The performance of GaN-on-Silicon electronic devices is severely degraded by the presence of a parasitic conduction pathway at the nitride-substrate interface which contributes to switching losses and lower breakdown voltages. The physical nature of such a parasitic channel and its properties are however, not well understood. We report on a pronounced thickness dependence of the parasitic channel formation at AlN/Si interfaces due to increased surface acceptor densities at the interface in silicon. The origin of these surface acceptors is analyzed using secondary ion mass spectroscopy measurements and traced to thermal acceptor formation due to Si-O-N complexes. Low-temperature (5 K) magneto-resistance (MR) data reveals a transition from positive to negative MR with increasing AlN film thickness indicating the presence of an inversion layer of electrons which also contributes to parasitic channel formation but whose contribution is secondary at room temperatures.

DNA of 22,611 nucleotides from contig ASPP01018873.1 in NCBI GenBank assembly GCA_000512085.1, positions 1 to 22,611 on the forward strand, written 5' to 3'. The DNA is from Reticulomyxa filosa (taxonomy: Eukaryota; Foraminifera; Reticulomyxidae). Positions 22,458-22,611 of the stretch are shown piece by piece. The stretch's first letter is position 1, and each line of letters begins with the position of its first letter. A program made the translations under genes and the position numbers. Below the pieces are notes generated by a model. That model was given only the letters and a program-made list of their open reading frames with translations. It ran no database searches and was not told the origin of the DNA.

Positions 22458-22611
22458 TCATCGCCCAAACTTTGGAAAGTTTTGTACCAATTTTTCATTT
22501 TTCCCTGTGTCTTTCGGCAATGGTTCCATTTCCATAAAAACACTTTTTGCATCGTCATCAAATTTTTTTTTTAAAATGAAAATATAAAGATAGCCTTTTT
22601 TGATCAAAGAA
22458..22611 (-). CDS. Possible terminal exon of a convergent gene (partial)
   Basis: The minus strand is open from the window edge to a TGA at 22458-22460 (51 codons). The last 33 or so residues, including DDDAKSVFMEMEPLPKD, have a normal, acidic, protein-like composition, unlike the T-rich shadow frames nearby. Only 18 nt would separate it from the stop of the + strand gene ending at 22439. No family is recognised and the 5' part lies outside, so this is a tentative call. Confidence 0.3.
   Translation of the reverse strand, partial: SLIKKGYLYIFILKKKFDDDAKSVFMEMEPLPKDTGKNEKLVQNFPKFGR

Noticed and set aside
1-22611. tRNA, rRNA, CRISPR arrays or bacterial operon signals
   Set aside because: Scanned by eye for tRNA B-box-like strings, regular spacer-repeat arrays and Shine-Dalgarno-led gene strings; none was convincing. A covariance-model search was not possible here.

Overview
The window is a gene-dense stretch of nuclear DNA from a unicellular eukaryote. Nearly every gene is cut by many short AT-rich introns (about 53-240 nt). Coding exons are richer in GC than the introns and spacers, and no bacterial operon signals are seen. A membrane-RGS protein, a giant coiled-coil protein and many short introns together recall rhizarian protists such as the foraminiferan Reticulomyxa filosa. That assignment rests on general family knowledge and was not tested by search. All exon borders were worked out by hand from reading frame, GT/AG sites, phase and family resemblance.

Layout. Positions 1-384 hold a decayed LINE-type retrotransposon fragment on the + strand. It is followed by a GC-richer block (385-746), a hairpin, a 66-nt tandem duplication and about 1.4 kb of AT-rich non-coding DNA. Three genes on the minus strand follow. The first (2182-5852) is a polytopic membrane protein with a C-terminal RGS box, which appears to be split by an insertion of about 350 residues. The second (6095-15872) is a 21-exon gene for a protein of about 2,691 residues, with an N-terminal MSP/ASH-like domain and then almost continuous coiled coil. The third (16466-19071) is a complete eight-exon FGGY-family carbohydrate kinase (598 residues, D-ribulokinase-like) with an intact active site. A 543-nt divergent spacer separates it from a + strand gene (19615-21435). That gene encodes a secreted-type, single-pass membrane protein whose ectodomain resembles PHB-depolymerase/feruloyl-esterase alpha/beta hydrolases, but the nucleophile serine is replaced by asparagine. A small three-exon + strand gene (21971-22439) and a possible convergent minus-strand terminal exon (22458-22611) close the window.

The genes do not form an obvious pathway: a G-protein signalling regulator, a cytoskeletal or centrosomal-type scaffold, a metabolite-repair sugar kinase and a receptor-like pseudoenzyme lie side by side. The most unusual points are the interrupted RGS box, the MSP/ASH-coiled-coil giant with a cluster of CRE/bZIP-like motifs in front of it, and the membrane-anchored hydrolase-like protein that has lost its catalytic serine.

- Journal Article